0

Prototype is done - now what?
Moderators: adafruit_support_bill, adafruit

Forum rules
Get help, and assist others in with open source kits and running a business! Do not ask for legal advice or for consulting services in this forum, only general biz questions!
Please be positive and constructive with your questions and comments.

Prototype is done - now what?

by mmathur on Wed Jul 27, 2011 2:30 pm

After my prototype is done and I've refined my code, how do I get my prototype into an assembled board with all the components soldered on as a finished prototype for an end product? Where would one start and which companies/vendors would be recommended to work with? Thanks.
mmathur
 
Posts: 7
Joined: Sun Jun 19, 2011 9:52 pm

Re: Prototype is done - now what?

by adafruit on Wed Jul 27, 2011 2:57 pm

mmathur wrote:After my prototype is done and I've refined my code, how do I get my prototype into an assembled board with all the components soldered on as a finished prototype for an end product? Where would one start and which companies/vendors would be recommended to work with? Thanks.


if it's open source hardware, drop us a note - support@adafruit.com !

cheers,
adafruit

adafruit
 
Posts: 12149
Joined: Thu Apr 06, 2006 4:21 pm
Location: nyc

Re: Prototype is done - now what?

by mmathur on Fri Jul 29, 2011 4:18 pm

That sounds like a plan. I'll be in touch...
mmathur
 
Posts: 7
Joined: Sun Jun 19, 2011 9:52 pm

Re: Prototype is done - now what?

by ryochiji on Fri Sep 09, 2011 3:13 pm

Adafruit - Do you provide a secret assembly service for Open Source boards?

In any case, hopefully Adafruit will help you out, but here are some things I've learned about cheaply assembling prototype boards:

Prototype PCB printing:
Dorkbot PDX's PCB service is both cheap, reasonably fast, and high quality.
http://dorkbotpdx.org/wiki/pcb_order

Of course, there's also http://batchpcb.com, which costs a little more, but is pretty good (and has DRC + a visual way to check your gerber files).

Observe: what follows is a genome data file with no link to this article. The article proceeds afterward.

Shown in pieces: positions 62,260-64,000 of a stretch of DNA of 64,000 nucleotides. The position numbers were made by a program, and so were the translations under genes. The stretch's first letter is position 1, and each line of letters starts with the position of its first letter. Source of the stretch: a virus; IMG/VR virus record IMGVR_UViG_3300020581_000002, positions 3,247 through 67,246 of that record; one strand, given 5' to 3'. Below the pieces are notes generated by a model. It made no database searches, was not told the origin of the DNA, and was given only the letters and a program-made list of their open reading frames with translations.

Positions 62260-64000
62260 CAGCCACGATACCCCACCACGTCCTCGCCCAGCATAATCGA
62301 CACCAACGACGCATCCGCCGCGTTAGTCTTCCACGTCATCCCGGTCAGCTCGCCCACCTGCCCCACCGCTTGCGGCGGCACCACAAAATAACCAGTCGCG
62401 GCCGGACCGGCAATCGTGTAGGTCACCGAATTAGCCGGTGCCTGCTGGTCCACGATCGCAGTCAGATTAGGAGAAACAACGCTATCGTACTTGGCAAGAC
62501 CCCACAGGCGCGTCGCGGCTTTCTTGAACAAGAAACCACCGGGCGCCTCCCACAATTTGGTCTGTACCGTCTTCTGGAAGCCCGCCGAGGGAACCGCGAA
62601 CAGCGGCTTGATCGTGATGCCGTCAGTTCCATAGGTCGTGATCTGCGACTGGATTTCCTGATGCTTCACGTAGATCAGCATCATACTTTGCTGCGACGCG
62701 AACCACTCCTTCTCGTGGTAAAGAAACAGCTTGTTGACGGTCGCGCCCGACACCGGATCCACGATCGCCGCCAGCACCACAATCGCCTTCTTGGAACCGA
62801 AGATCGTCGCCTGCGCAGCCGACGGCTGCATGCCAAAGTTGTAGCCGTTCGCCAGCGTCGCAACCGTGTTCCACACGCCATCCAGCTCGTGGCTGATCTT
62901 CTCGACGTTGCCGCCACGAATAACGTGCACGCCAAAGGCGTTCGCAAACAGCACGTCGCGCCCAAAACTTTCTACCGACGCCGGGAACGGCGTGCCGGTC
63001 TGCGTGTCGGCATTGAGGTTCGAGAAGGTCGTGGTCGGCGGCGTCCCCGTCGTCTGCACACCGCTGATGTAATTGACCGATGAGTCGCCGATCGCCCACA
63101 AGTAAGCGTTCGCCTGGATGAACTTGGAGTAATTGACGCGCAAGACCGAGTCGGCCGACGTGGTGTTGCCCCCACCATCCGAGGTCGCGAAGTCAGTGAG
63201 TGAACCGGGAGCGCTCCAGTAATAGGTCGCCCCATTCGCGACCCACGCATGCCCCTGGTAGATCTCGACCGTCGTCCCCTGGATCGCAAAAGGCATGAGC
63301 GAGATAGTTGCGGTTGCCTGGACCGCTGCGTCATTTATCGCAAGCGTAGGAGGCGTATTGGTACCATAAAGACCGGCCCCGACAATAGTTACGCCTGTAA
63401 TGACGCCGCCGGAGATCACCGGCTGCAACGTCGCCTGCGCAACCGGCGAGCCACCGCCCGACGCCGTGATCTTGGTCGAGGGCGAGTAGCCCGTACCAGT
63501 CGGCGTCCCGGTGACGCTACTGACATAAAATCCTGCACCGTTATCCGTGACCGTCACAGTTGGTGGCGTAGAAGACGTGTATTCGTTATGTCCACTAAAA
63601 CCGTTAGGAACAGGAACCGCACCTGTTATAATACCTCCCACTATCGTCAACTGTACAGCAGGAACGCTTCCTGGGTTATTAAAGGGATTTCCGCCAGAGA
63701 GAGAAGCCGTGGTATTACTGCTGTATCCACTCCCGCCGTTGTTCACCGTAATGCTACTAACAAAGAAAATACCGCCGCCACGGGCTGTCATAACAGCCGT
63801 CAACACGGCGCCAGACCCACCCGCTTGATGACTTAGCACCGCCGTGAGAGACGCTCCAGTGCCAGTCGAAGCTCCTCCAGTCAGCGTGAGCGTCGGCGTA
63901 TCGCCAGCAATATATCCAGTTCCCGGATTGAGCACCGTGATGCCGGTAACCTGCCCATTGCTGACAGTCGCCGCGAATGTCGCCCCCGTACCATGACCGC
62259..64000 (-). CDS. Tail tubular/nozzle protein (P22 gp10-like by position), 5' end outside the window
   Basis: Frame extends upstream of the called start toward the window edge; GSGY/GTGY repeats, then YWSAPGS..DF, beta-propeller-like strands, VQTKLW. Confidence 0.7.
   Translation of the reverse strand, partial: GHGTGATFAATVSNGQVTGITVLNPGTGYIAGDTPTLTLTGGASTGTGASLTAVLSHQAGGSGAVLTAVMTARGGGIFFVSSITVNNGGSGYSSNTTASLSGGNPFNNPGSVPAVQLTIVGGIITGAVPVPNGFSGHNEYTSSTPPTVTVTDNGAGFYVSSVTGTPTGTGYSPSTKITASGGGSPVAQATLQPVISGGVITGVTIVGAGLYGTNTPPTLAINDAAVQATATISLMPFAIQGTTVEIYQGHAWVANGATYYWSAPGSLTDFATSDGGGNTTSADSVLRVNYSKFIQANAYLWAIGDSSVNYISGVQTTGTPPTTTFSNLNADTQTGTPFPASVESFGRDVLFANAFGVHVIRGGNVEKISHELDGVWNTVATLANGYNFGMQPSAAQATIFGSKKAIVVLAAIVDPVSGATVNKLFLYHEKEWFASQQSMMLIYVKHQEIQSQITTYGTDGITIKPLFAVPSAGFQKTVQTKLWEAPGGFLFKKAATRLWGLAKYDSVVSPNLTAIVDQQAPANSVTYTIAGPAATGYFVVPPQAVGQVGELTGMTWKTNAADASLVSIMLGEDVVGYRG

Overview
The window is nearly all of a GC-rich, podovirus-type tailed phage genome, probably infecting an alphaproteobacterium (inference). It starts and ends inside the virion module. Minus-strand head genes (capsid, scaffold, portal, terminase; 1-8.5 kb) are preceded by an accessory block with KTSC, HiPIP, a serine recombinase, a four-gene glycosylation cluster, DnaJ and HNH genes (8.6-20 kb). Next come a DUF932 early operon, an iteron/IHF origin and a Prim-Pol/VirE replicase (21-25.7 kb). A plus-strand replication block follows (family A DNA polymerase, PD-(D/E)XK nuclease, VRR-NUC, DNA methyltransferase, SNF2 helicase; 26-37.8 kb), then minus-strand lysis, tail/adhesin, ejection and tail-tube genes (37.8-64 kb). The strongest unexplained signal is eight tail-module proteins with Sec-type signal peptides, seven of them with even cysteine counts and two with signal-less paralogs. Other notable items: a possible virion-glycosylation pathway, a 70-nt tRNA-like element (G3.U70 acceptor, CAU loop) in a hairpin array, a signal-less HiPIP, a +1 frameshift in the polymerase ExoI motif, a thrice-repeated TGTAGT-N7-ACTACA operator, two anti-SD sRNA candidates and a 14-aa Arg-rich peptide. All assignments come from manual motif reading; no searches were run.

I also used SeeedStudio's PCB service which is really cheap, if you don't mind waiting 2-4 weeks in shipping (from China). If you pay for faster shipping, it ends up being not-so-cheap, and still takes about as long as BatchPCB.

Prototype Assembly:
Professional assembly services are super expensive (generally at least $200, even for 1 board). Of the vendors I talked to, Advanced Circuits (http://4pcb.com) was the cheapest.
However, the cheapest solution is to do it yourself by hand. All you need is a good iron, flux, solder wick, faith, and determination. I'm a n00b, but was able to hand-solder MSOP chips and 0603 components with zero problems (well, except for the bug in the actual circuit design *sigh*). There are some good resources online for soldering SMD components (like this Sparkfun tutorial).

Anyway, hope this information helps someone.
email: ryo@bootstrapsolar.com
http://BootstrapSolar.com
ryochiji
 
Posts: 10
Joined: Thu Jun 30, 2011 7:25 pm
Location: California

Re: Prototype is done - now what?

by imaginerobots on Mon Sep 12, 2011 11:05 am

Seeedstudio also has a manufacturing service called Propagate:

http://www.seeedstudio.com/propagate/

I haven't used this yet.

Danh

imaginerobots
 
Posts: 23
Joined: Thu Jan 06, 2011 1:05 am

Please be positive and constructive with your questions and comments.